Yarrow - Achillea millefolium
This Yarrow (Achillea millefolium) monograph is an excerpt from the first edition of Dr. Sharol's book "Herbal Medicine From The Heart of The Earth." You can purchase the 2020, third edition of this book with an expanded materia medica/monograph section, herbal formulas and directions on making herbal products in Dr. Sharol's Book Store. You receive free shipping in the USA. The expanded 3rd edition materia medica, and additional herbal tidbits are also available as a kindle ebook at Amazon and details on this e-book are here.
Yarrow - Achillea millefolium in the Asteraceae or Aster family
Part used: Flowers, leaves.
Taste/smell: Bitter, aromatic, pungent.
Tendencies: Cooling, drying.
Dosage: Infusion: 1 teaspoon per cup of water; or 1:1 fresh strength liquid extract: 10-30 drops 1-4 times per day.
Mental picture and specifics: The individual has vertigo when moving slowly and feels as if something is forgotten. The head seems full of blood. Yarrow is specific for the urinary system and exerts a tonic influence on the venous system and mucous membranes. It is best for atonic and relaxed tissues where there is free discharge or massive bleeding of bright red blood, or diarrhea.
Use: (a) Bitter tonic, (b) Antiseptic, (c) Antifungal, (d) Astringent, (e) Styptic, (f) Stimulating diaphoretic, (g) Anti-inflammatory, (h) Anodyne.
A hot infusion of Yarrow Achillea millefolium produces a stimulating diaphoretic effect and a cold infusion produces a diuretic effect or tones gastric organs. Some of the ability to relieve pain may be due to its prostaglandin-inhibiting action. It is used in the initial stages of colds or fevers, bleeding hemorrhoids, excessive menstrual flow with uterine atony or uterine spasms and vaginitis with vaginal atony. Yarrow contains achilletin and achilleine (hemostatics), B-iso-thujone, coumarin, chamazulene, apigenin and steroidal B-sitosterol.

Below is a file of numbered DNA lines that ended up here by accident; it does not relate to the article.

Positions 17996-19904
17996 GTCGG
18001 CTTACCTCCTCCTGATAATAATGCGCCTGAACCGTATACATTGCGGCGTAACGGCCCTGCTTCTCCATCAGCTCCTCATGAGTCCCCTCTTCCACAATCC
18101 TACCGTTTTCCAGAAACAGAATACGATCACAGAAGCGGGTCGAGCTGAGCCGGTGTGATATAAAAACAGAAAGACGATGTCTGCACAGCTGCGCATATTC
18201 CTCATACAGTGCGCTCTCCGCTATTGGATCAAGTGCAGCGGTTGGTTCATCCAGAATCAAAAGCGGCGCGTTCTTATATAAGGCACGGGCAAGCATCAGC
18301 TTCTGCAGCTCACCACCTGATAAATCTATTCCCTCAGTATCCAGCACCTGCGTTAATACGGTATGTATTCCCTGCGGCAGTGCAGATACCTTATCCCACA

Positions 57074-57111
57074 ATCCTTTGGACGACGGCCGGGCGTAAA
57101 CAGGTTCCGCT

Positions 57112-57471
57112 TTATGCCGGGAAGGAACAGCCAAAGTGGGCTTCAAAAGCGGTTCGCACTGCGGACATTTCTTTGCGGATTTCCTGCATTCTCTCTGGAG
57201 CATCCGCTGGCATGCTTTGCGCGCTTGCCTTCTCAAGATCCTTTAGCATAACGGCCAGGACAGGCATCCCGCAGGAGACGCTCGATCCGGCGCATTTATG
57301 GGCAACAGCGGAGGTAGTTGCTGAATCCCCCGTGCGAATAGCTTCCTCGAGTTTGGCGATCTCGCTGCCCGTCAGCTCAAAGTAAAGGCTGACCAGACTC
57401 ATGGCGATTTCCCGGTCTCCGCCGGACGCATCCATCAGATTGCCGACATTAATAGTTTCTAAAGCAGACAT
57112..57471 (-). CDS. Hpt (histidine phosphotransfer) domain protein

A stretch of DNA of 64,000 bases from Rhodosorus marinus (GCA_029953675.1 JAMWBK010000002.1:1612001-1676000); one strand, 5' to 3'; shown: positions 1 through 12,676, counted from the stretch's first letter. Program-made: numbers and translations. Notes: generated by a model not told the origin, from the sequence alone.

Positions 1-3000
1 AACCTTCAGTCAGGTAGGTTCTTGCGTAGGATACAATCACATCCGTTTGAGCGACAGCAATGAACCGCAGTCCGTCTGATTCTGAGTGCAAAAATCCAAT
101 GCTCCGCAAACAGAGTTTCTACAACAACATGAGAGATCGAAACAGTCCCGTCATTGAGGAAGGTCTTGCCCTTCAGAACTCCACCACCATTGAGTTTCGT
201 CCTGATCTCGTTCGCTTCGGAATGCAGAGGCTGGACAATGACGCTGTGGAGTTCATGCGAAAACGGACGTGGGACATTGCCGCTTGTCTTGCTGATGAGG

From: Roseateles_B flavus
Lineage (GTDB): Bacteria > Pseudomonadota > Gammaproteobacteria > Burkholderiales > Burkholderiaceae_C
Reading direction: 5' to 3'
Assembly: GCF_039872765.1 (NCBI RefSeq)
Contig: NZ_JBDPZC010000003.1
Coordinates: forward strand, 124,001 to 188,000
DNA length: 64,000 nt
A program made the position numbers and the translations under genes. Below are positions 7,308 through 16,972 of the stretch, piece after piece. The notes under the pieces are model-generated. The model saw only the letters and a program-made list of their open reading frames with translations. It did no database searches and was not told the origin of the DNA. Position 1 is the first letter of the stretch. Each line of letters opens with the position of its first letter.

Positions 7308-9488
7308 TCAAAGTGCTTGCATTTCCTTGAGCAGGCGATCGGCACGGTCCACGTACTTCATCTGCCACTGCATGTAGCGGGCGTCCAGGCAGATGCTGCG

Contraindications: The constituent of Yarrow called B-thujone, can cause vomiting, stomach and intestinal cramps, retention of urine, and in serious cases, renal damage, vertigo, tremors, and convulsions. Beta-thujone has been shown to be a neurotoxin in animals, but has not been studied in humans. It may lend some toxicity to the plant, especially in larger doses or chronic use. Short term use of herbs containing thujone is generally considered to be safe. 887 Thujone is considered a GABA receptor antagonist. B-thujone is alcohol soluble, so tea extracts contain less of it. Allergic contact dermatitis can occur with external use of yarrow in sensitive individuals. Discontinue if a rash occurs. It is contraindicated in pregnancy due to the emmenagogue and abortifacient effects. 404
If you are looking for directions on making teas or tinctures, please see our "Making Herbal Products" page.
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Copyright 1999 by Sharol Tilgner, N.D. (ISBN 1-881517-02-0) - all rights reserved.
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